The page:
PTH-110 Factors Predictive of Bile Acid Diarrhoea and Long Term Treatment Outcomes

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Bile acid diarrhoea (BAD) is a recognised cause of chronic diarrhoea, however detection remains sub-optimal. Knowledge of factors predictive of BAD could help improve detection. This study evaluates factors predictive of BAD (7 day SeHCAT retention <10%) and determines long treatment outcomes in those instigated on medical therapy.


515 patients underwent a SeHCAT test in a University hospital (2001–2012). Of these 41% (210/515) had evidence of BAD. Demographic data, clinical and biochemical indices were collected in all patients tested. Binary logistic regression was then used to determine factors predictive of BAD. 107 of the 210 (51%) patients with BAD were diagnosed between 2001–2009 and commenced on bile acid sequestrants.1 In March 2013, these patients (n = 107) were re-contacted and reassessed either in a gastroenterology clinic or via telephone consultation, determining their bowel frequency, current symptoms, response to bile acid sequestrants and whether on continuing treatment. Comparisons were made in pre and post treatment variables using a paired sample t-test.


Binary Logistic regression identified only terminal ileal Crohn’s, terminal ileal resection, previous small bowel surgery and cholecystectomy as predictors of BAD (p < 0.0001). With regards to follow up, 54% (58/107) of patients (median age 57 years, range 29–74 years, 42 females) were contactable and agreeable to follow up assessment. The mean time since diagnosis of BAM was 7.1 years, with a mean result of 3.6% at diagnosis. 38% (22/58) of patients were still on bile acid sequestrants at follow up, with 28% using alternative anti-diarrhoeal agents. In those who were on bile acid sequestrant therapy, mean stool frequency decreased from 7.3 stools per day to 3.9 (p < 0.0001). The 34% (20/58) of patients not receiving medical therapy had no change in their daily bowel frequency (7.0 vs 5.35, p = 0.40). The main reason for discontinuing medical therapy in this group was poor tolerability of the prescribed bile acid sequestrant (Colestyramine/ Colestipol). Crohn’s disease was the only alternative diagnosis established in 10% (2/20), accounting for potential persisting symptoms.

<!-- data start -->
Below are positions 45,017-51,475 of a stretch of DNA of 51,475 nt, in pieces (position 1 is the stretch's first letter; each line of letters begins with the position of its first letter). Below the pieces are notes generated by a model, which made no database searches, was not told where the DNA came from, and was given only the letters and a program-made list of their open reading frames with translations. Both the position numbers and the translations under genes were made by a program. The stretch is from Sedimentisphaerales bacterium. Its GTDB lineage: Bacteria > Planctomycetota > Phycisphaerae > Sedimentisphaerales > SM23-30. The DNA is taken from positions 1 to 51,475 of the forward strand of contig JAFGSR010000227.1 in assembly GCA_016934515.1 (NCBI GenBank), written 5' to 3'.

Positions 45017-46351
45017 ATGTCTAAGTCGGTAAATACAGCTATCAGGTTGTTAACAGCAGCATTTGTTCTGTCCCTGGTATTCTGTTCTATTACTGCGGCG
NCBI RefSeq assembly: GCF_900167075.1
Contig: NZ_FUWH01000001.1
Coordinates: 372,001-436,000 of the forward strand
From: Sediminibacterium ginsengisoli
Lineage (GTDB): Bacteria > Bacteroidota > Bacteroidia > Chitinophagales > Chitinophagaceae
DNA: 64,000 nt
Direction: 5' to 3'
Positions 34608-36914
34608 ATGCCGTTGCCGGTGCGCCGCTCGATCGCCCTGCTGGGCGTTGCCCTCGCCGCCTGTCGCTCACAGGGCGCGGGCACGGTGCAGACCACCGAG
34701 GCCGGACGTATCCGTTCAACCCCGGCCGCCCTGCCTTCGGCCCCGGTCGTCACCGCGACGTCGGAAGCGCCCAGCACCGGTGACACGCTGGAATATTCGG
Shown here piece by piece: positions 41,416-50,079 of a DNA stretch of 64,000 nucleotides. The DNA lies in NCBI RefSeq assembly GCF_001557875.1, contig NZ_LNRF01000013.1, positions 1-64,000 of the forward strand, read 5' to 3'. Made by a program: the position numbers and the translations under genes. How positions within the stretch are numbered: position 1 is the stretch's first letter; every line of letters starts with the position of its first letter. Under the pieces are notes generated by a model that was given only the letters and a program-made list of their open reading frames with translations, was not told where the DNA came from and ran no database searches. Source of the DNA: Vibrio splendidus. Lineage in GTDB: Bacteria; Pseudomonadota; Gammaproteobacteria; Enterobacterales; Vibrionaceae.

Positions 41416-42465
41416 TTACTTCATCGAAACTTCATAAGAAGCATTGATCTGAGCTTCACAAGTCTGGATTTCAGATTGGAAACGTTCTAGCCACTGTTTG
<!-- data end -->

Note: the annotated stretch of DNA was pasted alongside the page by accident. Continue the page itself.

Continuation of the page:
This is the first longitudinal study to assess patients with BAM and identifies factors predictive of this condition. Our findings suggest BAM is a chronic condition, which best improves with bile acid sequestrants. Given the problems with tolerability of older bile acid sequestrants, consideration should be given to Colsevalam, which may have a better tolerability profile.


1 Kurien M, et al. Bile acid malabsorption: An under-investigated differential diagnosis in patients presenting with diarrhea predominant irritable bowel syndrome type symptoms. Scand J Gastroenterol 2011 Jul;46(7-8):818–22

Disclosure of Interest

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